Monday Morning Thoughts: Conservative Approaches to Criminal Justice Reform

Since July, the American Conservative has an ongoing series of currently 12 articles in collaboration with the R Street Institute exploring conservative approaches to criminal justice reform.

Here is the introduction from first edition – July 6, 2018 – “Where the Right Went Wrong on Criminal Justice.”

Conservatism is not a monolith. There is no one way to be a conservative, think like a conservative, or define the conservative outlook. But there are certain bedrock principles of those on the Right: limited government, economic responsibility, and a belief that our Founding Fathers laid out sacrosanct rights in our Constitution. A firm belief in the importance of family, morality, and, for some, faith has generally guided the application of these principles. While no party can represent the whole of conservatism, the Republican Party’s role as the dominant right-of-center force in modern American politics makes it a good place to take ideological temperatures on the Right.

When it comes to criminal justice, the Republicans have for decades declared themselves to be the party of “law and order.” This commitment to “tough on crime” policies helped it win elections in the latter half of the 20th century, but at the cost of a society in which a third of working-age Americans have criminal records and more than 10 million people go to jail each year. The fact that the United States, with nearly 2.2 million Americans behind bars, incarcerates more of its citizens than any other nation is not a point of pride. This shameful position is put in even starker relief when one considers that the nations with the second and third highest number of incarcerated individuals are China and Russia, respectively.

These realities, products of the “lock ’em up and throw away the key” sensibility of yesteryear, have tarnished the image of Republicans and conservatives in the minds of many. Though Republicans have greatly increased their political power in recent elections, they have nevertheless alienated many of the fastest growing segments of the electorate, casting a pall across the impressive electoral successes of the past decade.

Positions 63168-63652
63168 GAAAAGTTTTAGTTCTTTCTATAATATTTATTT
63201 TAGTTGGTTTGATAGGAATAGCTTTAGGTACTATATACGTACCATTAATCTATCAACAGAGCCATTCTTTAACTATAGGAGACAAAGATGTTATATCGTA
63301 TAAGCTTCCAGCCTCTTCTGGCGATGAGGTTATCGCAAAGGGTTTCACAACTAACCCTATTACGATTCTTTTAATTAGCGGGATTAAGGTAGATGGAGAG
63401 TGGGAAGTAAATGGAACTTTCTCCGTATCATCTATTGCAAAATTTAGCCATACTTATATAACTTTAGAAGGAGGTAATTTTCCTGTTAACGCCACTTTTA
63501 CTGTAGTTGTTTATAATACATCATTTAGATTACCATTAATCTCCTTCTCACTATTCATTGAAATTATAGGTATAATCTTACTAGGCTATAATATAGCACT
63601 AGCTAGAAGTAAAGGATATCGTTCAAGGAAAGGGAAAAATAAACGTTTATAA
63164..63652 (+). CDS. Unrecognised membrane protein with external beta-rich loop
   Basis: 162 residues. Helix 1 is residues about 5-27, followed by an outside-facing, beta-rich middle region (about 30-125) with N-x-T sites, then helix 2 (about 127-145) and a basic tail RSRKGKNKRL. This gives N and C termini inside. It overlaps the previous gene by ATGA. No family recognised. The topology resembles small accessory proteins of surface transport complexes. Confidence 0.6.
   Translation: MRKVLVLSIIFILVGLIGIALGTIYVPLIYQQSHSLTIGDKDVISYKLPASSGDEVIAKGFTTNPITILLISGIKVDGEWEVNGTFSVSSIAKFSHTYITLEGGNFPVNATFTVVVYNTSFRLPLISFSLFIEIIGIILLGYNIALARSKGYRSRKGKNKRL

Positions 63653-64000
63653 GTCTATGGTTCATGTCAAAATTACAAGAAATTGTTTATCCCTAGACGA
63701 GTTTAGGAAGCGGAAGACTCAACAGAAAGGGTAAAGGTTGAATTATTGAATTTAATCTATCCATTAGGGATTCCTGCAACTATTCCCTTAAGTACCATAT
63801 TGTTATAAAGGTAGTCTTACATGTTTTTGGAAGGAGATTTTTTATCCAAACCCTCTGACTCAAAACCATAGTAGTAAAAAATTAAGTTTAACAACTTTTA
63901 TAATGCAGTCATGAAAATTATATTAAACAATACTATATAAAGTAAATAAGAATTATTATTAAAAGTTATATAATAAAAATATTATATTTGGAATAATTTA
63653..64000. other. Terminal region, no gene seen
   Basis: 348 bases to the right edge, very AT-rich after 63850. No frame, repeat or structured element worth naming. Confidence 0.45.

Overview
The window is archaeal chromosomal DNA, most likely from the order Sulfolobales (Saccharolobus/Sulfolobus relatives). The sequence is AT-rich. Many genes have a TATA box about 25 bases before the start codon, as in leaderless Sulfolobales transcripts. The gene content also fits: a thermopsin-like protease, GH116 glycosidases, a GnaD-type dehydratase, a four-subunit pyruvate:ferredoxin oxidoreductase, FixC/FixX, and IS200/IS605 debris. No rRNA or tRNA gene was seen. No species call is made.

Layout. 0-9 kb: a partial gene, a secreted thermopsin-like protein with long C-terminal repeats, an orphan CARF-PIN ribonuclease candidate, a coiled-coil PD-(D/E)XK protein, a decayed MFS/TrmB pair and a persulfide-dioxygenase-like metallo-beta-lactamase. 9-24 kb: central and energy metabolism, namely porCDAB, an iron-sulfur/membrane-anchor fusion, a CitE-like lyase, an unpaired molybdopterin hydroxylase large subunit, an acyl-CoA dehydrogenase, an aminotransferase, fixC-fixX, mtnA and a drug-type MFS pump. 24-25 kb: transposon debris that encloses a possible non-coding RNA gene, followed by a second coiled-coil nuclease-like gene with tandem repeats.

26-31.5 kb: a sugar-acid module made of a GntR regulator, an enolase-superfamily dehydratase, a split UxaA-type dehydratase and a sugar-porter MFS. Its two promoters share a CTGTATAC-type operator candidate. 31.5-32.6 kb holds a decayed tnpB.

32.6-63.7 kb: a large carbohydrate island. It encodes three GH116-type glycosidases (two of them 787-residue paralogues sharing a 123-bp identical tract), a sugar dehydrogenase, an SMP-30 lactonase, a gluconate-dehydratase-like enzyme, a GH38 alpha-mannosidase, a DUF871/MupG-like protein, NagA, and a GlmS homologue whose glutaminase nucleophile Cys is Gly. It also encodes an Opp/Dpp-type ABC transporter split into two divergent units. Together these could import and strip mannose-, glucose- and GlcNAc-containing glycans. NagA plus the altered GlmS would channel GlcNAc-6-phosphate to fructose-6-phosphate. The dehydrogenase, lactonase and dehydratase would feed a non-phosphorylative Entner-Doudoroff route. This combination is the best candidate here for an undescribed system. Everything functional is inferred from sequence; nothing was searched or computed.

The extension of conservative principles to criminal justice policies offers a chance to court new constituencies and bring conservative messages to voting blocs that will dominate American politics in the future, all without risking the current base of conservative support. Already, right-leaning organizations, armed with polling data that show significant backing from many conservatives, are mobilizing on criminal justice issues. It’s time to leverage these efforts to rebuild the conservative identity. Perhaps no other policy area holds more potential than criminal justice reform.

Here are a few other highlights from the series – the eighth installment – “Ending the American Bail Racket Forever.”

The right to be free from excessive bail is enshrined in the 8th Amendment of the Constitution, yet this fundamental protection has failed to prevent the pretrial detention of hundreds of thousands of people every year who are unable to afford bail.

Others can secure temporary freedom but only at exorbitant cost to themselves, family, or friends through the services of a bail bondsman. The government is not spared from the costs of bail either, spending around $13.6 billion every year on pretrial detention. As it harms almost every party involved, it is easy to conclude that our system of bail is broken.

These failings have spurred reform across the United States, with a handful of jurisdictions even going so far as to reduce reliance on, or outright eliminate the use of, money bail. This progression has been cheered on by many, but it’s also been met with great resistance—no surprise here—from the bail bond industry.

Generally, the court focuses primarily on two concerns in making this decision: the risk of flight and the potential danger the suspect may pose on the outside. In some jurisdictions, bail is set at predetermined amounts based on the severity of the crime rather than the defendant’s character, presumably to ensure equal—if not quite individual—justice.